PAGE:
In sum, what would be the results of the system being proposed? They are these:
It is at the price resulting from competition that we, the farmers, sell our primary products to manufacturers. It is at the price resulting from monopoly that we buy it back from them.
If we work in circumstances that are less favorable than those of foreigners, so much the worse for us. In the name of freedom we are condemned.
But if manufacturers are less skillful than foreigners, so much the worse for us. In the name of privilege we are condemned once more.
If people learn to refine sugar in India or weave cotton in the United States, it is the raw sugar and cotton in the form of fiber that will be transported in order to use our naval forces and we, the consumers, will pay for the pointless transportation of the residues.
Let us hope that, for the same reason and in order to supply lumberjacks with the initial and essential element of their work, we will bring in firs from Russia with their branches and bark. Let us hope that gold from Mexico will be imported in mineral form. Let us hope that, in order to have leather from Buenos Aires, herds of cattle will be transported.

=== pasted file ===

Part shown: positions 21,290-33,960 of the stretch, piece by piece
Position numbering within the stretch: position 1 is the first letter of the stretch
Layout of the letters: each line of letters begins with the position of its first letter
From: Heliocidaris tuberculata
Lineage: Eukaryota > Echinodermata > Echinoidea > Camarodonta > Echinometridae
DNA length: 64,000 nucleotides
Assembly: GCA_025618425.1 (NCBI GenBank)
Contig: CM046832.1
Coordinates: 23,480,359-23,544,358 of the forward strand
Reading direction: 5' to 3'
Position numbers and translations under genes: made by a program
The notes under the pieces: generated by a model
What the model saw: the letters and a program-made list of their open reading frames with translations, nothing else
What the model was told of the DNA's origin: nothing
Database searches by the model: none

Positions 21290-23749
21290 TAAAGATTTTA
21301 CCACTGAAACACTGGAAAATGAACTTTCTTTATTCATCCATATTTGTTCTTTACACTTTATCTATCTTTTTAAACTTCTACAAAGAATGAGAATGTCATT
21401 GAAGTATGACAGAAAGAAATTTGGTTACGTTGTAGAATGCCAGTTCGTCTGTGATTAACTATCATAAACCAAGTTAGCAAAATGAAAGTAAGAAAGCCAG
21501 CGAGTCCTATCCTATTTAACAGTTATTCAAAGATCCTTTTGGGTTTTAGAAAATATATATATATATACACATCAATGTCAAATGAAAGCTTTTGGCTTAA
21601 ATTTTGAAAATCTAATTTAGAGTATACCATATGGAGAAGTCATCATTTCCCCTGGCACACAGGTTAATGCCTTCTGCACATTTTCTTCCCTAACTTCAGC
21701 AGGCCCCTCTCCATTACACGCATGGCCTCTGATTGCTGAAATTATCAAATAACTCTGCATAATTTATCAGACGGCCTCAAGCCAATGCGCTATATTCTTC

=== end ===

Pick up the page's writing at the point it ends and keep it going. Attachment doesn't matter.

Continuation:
It will never come to that, people will say. And yet it would be rational. But this so-called rationality borders on absurdity.
Many people, I am convinced, have adopted the doctrines of the protectionist regime in good faith (and certainly what is happening is scarcely likely to change their minds). This does not surprise me in the least; what does surprise me is that, when doctrines have been adopted with regard to one point, they are not adopted with regard to everything, since error also has its own logic. As for me, in spite of all my efforts, I have not been able to find a single objection that can be made to the regime of absolute exclusion that cannot be applied equally to the practical system of the petitioners.
[1. ]Following the July revolution, the government initiated a debate on the future of the protectionist system introduced under the restoration. Some politicians were in favor of the progressive introduction of commercial freedom, while some lobbies, using various sophisms, argued for a partial freedom that would not hurt their own business. One such lobby was composed of traders from Bordeaux, soon joined by traders from Le Havre and Lyons. Bastiat responded in a Bordeaux newspaper with the above article.
[2. ](Paillottet’s note) See vol. 2, pages 25ff. (OC, vol. 2, p. 25, “De l’influence du régime protecteur sur la situation de l’agriculture en France.”)
[3. ](Paillottet’s note) The same petition wanted the protection of manufactured objects to be reduced, not immediately, but at an unspecified time and not to the lowest rate of duty but to a rate of 20 percent.